Peter Borg-Neal (Oakman)

Having spent his entire career in the hospitality industry, Peter Borg-Neal has built up the now 27-strong Oakman Inns and Restaurants since founding the company in 2005. Shifting from group CEO to executive chairman last year, Borg-Neal has established himself as a powerful industry voice over the past year, leading calls for enhanced government support and banging the drum for the sector. In 2017, Borg-Neal was awarded Business Leader of The Year at the Publican Awards, run by MCA’s sister title, The Morning Advertiser. This year, recognised for his leadership in both Oakman and the wider industry, he has been shortlisted for Retailer’s Retailer.

Nick Collins

Since joining Loungers as finance director in 2012, Nick Collins has worked his way up the ranks. Promoted to his current role of CEO in January 2015, he has since overseen the expansion of the Lounge and Cosy Club brands from 56 to 168 sites as of December 2020. Under Collins’ leadership, the group quickly responded to the shifting consumer behaviour prompted by the pandemic last year. Loungers evolved its offer, completed an equity raise, reduced its non-property net debt and subsequently managed to turn a profit in spite of lockdown restrictions. With the group back on track to resume its 25 sites a year opening strategy, Collins’ strong and successful leadership through one of hospitality’s toughest years on record sees him shortlisted for the Retailer’s Retailer award 2021.

Richard Caring

In tackling the challenges of 2020, Richard Caring’s restaurant portfolio has been nothing if not resilient. The tycoon has steered his casual dining brands Bill’s and The Ivy Collection through the crisis without cause for a restructure, and he suggested in November that he is ready to return to the expansion trail as soon as possible. Following the closure of his iconic Le Caprice, Caring is on the hunt for a new location for the name. He is also on track to pursue a 34-strong expansion pipeline including possible new sites for the Scott’s, Sexy Fish and Ivy Asia brands. A previous winner in 2018, this year Caring is up for Retailer’s Retailer of the Year and Investor of the Year.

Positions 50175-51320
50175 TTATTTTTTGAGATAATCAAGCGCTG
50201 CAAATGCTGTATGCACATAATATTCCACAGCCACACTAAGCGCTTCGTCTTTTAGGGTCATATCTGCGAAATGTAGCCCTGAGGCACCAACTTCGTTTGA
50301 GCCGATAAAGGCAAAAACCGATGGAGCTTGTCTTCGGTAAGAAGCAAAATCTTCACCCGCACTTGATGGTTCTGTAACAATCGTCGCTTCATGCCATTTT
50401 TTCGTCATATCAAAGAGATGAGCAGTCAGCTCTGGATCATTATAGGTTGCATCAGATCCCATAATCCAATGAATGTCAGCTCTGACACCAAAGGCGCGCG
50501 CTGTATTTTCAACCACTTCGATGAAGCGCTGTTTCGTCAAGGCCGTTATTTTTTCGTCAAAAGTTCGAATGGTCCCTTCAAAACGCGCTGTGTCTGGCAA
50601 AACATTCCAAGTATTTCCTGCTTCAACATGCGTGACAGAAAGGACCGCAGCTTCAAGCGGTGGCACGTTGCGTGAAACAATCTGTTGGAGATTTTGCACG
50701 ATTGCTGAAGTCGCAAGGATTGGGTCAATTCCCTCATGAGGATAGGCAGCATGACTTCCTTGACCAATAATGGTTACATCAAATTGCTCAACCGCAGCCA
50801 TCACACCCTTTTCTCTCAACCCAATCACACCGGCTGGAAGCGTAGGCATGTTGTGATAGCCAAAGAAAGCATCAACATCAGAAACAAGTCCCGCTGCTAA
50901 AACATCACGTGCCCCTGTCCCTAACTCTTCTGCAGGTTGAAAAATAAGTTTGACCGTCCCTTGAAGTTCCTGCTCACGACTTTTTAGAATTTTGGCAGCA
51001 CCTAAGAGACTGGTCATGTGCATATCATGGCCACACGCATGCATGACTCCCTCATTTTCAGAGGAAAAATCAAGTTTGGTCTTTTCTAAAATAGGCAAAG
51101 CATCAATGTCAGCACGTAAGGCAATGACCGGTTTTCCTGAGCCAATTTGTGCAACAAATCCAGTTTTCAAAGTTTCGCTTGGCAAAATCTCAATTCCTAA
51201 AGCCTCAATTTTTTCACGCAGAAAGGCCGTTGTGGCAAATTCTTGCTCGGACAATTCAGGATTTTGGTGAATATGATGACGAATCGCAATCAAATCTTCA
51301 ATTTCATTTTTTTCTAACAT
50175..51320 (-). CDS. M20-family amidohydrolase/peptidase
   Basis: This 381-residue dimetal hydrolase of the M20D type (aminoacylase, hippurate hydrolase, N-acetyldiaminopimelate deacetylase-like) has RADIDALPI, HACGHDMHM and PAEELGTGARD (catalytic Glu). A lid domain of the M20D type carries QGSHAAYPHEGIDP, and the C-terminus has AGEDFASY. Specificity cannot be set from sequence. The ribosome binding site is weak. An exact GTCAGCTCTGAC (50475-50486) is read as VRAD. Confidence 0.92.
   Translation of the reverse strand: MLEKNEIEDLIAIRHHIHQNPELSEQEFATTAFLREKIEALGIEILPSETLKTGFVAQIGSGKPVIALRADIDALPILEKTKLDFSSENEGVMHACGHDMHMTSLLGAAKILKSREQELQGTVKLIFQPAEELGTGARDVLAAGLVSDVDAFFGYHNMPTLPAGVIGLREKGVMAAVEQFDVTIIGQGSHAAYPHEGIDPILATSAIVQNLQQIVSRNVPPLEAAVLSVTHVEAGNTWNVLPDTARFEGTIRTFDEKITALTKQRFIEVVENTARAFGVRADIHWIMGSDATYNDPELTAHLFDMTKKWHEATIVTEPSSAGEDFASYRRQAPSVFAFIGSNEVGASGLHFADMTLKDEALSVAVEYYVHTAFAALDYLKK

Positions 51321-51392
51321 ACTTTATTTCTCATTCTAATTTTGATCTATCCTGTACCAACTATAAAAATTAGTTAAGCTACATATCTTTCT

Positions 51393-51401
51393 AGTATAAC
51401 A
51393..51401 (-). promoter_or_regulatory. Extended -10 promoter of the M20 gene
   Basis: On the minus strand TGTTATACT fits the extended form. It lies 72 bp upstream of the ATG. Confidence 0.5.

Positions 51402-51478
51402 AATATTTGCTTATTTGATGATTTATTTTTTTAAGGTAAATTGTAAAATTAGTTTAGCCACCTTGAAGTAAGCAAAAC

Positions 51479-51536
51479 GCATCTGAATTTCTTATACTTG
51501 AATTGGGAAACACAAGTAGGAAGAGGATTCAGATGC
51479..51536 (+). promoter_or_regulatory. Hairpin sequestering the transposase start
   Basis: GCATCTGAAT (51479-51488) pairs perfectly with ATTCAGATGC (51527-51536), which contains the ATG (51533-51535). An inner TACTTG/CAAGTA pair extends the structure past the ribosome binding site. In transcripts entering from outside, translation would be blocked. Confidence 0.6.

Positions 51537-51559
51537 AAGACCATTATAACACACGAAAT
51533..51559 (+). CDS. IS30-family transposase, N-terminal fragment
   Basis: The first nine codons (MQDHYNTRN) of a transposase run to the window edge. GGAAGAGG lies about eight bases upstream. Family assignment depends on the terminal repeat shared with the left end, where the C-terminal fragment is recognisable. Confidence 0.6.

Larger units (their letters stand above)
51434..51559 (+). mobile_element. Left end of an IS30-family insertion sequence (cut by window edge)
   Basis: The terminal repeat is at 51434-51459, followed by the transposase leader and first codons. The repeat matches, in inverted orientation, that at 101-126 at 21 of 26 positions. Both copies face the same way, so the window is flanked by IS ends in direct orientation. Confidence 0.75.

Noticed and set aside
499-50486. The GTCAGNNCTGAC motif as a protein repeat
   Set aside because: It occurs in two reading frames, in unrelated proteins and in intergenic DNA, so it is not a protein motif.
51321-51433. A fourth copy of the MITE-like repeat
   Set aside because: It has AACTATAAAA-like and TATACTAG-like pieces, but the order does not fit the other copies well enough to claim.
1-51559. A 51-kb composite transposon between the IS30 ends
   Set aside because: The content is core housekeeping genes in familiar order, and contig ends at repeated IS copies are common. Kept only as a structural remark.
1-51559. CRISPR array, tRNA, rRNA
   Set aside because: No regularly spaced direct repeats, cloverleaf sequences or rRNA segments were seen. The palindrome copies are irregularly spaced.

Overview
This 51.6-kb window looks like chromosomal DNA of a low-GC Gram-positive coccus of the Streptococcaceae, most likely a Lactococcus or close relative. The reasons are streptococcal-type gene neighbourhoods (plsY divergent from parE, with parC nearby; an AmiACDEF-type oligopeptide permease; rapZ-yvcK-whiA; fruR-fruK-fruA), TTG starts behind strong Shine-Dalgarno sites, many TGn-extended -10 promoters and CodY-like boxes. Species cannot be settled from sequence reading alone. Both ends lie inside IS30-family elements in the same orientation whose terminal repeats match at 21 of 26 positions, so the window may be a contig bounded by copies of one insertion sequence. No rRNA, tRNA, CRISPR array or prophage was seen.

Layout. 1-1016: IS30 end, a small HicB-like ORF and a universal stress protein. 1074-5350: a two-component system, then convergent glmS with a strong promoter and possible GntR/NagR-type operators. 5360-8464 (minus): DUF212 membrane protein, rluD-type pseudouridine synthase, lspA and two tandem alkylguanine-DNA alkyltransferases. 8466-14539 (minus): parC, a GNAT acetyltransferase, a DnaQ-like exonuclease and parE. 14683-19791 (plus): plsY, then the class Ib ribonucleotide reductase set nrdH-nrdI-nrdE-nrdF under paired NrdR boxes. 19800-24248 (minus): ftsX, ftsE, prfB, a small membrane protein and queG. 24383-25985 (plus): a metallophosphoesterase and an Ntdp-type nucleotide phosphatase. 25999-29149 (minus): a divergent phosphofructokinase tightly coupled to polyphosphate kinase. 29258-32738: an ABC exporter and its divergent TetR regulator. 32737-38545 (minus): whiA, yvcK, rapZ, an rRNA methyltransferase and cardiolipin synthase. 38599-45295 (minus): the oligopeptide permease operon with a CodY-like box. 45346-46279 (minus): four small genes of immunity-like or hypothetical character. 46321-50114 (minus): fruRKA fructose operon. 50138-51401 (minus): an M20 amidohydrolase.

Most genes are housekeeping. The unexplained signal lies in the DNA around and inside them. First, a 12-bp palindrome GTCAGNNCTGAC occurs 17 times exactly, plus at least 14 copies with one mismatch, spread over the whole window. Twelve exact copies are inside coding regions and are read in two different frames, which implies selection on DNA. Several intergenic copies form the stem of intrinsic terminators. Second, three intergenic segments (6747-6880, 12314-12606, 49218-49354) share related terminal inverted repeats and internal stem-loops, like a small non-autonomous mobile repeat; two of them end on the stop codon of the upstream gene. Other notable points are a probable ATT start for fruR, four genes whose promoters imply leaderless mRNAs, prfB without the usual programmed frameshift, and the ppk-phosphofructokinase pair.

Roger Whiteside

Roger Whiteside has been a steady presence at the iconic bakery chain since taking the reins in 2013 from his previous role as CEO of Punch Taverns. Already a non-executive director at Greggs, Whiteside’s assured stewardship of the brand has seen him reverse stagnant like for likes by pivoting away from the high street, towards workplaces and travel hubs. The vegan sausage roll and a series of deliciously self-aware marketing campaigns has helped Greggs recapture its position as a people’s favourite, while confidently riding the mega trend of food to go. Coronavirus may have been tough on the sales at the company, but its digital strategy has puts it in a robust position to bounce back.

Emma Woods

Emma Woods had big shoes to fill at Wagamama, with her predecessors David Campbell and Jane Holbrook both former Retailers’ Retailer of the Year award winners. The CEO, with a background in marketing which takes in Unilever, Pizza Express and Merlin, has amply upheld the Pan-Asian brand’s positive momentum, adapting under pressure to the havoc wrought by coronavirus. Having closed the estate in a cost-effective way, Woods relaunched Wagamama with innovative Japanese-style sliding screens, which were both brand-appropriate and safety conscious. The company’s latest financial results show cost management and a number of rent deals saw adjusted EBITDA increase.


Founded by cousins Shamil and Kavi Thakrar in 2010, the compelling storytelling that characterises Dishoom has been given a fresh twist with each new restaurant. Following the launch of its latest site in Birmingham last year, Dishoom now operates eight Irani-style Bombay cafés across four cities, each with their own rich narrative backstory. Venturing into delivery for the first time last year, its strength of concept and thoughtful design endured, allowing the brand to launch in seven sites in London and Brighton with Deliveroo Editions, alongside an all-new breakfast at home kit. Recognised as Best Concept for the last two consecutive years, Dishoom has once again been shortlisted for the award.